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mental health mondays :: alarming

we have a huge mental health problem. it can be solved and that will take work on a lot of different fronts. people are killing themselves in astounding numbers. people are killing themselves at a greater rate than at any time in the last twenty years and the situation is getting worse. relationship problems, financial struggles and [or course] mental health issues all contribute to the staggering rise, along with a number of other factors. there are no rules about who kills themselves, although there are some groups where the risk is higher.

improving mental health care, reducing the desperation that financial struggles can cause, and finding effective ways to deal with problems like substance abuse take time because they require larger scale action, but relationship-building is something that is built from the ground up. so while we're all calling for change on a larger scale, it is at least somewhat mollifying to know that we can do some things that make a difference without having to wait.

two celebrity suicides in the last week, two people who seemed to be winning their battles with bipolar disorder and addiction have come as a shock and, for those with mental health issues, such stories are immensely frightening. when i talk to people about my own past urges, i liken suicidal thoughts to have a snippet of a song stuck in your head: they seem inconsequential or annoying at first, but then build until it feels like a cement truck parked on your head. a dark thought enters and rattles around and it seems like something that you can control, but when you're ill, the balance of power tips quickly and you realize too late that you don't have a way of just expelling it, that you can't assert control over your own thoughts. that evil little thing can stay in your brain for weeks or months, or it can overwhelm you in a matter of hours and there is very little protection when that happens. even for the wealthy. even for those in a happy relationship. even for the privileged.

many, many people in my extended network have posted on social media virtually begging people to reach out to them if they are feeling suicidal or depressed. others have plaintively responded by stating the sad truth that the more depressed a person is, the less likely they are to reach out. the key then seems to be making honest, meaningful communication the standard for those we care about.  so that "reaching out" is just what happens on an ongoing basis, from both sides.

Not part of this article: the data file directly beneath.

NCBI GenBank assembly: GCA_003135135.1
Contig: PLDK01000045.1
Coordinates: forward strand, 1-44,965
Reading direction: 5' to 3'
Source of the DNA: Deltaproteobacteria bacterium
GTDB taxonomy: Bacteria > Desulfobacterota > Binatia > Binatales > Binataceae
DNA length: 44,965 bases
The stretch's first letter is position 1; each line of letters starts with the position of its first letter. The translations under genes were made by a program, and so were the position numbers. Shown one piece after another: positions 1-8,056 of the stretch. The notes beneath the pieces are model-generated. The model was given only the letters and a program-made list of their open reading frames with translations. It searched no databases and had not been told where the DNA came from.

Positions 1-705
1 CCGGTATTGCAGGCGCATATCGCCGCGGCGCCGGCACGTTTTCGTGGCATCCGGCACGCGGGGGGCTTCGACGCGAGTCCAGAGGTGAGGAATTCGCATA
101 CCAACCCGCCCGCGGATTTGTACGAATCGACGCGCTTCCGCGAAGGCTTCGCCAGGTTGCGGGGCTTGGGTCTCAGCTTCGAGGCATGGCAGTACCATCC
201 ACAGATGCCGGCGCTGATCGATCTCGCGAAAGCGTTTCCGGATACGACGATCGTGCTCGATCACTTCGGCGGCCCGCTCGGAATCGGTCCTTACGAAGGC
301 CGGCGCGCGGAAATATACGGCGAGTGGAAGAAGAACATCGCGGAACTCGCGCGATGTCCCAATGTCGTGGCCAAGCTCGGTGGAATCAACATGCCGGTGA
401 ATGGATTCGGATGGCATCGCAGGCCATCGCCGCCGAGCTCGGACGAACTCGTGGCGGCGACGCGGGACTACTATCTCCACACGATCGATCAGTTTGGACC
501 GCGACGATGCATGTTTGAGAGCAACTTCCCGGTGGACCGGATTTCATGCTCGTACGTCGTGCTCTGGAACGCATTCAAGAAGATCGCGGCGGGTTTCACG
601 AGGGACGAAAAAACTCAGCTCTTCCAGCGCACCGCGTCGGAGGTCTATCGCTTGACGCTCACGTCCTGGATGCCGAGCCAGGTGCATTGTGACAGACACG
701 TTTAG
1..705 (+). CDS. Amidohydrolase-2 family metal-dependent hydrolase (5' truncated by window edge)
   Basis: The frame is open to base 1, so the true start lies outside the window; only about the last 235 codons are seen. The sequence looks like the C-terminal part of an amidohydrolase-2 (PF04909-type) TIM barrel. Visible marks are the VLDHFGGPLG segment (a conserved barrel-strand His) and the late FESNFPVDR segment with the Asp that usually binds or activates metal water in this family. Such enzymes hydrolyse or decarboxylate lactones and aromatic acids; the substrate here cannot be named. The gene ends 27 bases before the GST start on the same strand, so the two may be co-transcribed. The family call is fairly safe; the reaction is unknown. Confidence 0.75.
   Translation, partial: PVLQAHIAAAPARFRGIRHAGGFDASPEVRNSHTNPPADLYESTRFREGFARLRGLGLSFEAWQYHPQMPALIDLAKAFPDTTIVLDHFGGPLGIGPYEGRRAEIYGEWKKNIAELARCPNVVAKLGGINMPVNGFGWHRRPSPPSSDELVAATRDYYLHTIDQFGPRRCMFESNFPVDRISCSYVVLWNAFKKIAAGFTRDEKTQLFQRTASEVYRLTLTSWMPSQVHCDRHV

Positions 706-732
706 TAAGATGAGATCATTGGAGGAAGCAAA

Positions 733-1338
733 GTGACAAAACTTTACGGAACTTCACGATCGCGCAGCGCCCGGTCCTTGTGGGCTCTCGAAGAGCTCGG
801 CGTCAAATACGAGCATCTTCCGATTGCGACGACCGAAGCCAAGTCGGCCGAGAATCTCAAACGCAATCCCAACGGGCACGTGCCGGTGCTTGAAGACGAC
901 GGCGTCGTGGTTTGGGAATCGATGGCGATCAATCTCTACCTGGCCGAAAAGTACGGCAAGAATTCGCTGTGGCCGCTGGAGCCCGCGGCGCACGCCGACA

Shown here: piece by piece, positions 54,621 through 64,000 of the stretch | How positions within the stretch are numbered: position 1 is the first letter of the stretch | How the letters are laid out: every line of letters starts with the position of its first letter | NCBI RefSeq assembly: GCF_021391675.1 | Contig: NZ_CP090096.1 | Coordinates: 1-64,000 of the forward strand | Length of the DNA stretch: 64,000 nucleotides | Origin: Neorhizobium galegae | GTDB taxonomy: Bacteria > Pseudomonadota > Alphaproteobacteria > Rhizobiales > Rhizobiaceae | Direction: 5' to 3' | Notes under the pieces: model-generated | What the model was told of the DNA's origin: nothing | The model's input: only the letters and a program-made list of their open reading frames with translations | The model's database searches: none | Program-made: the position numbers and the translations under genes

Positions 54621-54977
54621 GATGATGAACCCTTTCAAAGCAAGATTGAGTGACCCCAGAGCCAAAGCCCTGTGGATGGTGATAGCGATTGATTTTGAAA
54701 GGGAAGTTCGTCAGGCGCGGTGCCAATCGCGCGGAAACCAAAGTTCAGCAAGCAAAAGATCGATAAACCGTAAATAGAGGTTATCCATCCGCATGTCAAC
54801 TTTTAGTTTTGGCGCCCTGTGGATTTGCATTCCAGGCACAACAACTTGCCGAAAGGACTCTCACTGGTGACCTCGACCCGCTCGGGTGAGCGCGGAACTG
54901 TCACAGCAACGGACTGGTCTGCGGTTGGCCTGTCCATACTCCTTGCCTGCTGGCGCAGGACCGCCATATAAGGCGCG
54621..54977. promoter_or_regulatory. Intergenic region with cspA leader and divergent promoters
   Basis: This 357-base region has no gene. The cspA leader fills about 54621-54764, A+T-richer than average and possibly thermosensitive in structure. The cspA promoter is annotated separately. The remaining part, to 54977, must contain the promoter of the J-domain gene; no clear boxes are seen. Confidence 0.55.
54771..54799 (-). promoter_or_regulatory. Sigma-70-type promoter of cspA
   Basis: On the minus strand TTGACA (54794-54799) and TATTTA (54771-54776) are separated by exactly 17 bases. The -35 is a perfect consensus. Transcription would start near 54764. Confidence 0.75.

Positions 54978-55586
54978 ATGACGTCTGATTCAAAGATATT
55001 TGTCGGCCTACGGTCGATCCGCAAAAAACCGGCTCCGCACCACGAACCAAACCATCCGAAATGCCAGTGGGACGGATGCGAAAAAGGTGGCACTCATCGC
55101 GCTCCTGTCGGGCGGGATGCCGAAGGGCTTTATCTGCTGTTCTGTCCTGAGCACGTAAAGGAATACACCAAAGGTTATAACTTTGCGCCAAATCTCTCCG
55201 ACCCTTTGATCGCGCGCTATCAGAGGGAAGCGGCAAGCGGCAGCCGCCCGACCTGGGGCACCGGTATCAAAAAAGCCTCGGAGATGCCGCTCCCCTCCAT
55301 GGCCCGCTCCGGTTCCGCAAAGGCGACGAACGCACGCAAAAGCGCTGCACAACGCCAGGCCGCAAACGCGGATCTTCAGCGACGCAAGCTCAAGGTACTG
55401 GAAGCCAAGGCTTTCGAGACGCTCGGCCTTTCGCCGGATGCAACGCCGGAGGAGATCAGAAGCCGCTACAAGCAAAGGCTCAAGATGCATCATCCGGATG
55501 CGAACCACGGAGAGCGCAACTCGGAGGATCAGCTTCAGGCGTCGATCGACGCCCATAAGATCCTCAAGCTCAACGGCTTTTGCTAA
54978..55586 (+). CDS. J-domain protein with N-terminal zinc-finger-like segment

reach out when you're panicky and desperate. reach out when you're worried about someone and want to do anything you can to help. those are both important things. but even more important is reaching out just to make a connection that can let you can grab hold of when you're dangling. and be choosy. none of us have the time and energy we'd like to help and support others. making judgments is necessary and most of us will make mistakes on that front. that's not a reason to stop trying.

this is a suicide risk assessment checklist. it's used by medical professionals but, for once, you don't need to be a professional to use it. just keep it on hand. look at it. think about who you know who meets the criteria for either the long- or short-term group. think about how you relate to the descriptions. are you drifting? is someone you care about? you don't need to quiz anyone about their state of mind to know how at risk they are. and it can only help if we all just get used to trying to recognize the signs as part of our regular interactions with each other.

p.s. :: i've seen a few instances of people getting upset at others for not placing content or trigger warnings on posts about suicide. please, please, please don't do this. one of the major components of the battle against mental illness and suicide is that they are so heavily stigmatized, that getting people to talk about such things is incredibly difficult. demanding that people issue warning statements before bringing up the subject reinforces the idea that suicide is something that people should feel wary of discussing because it makes others upset. i know that that isn't the intention. i know that people post vile, ignorant, stupid things about suicide and mental illness because they want to seem shocking or rebellious. those people are pathetic and deserve your scorn. suicide needs to be discussed, without guilt and that isn't happening because it's upsetting. please.  

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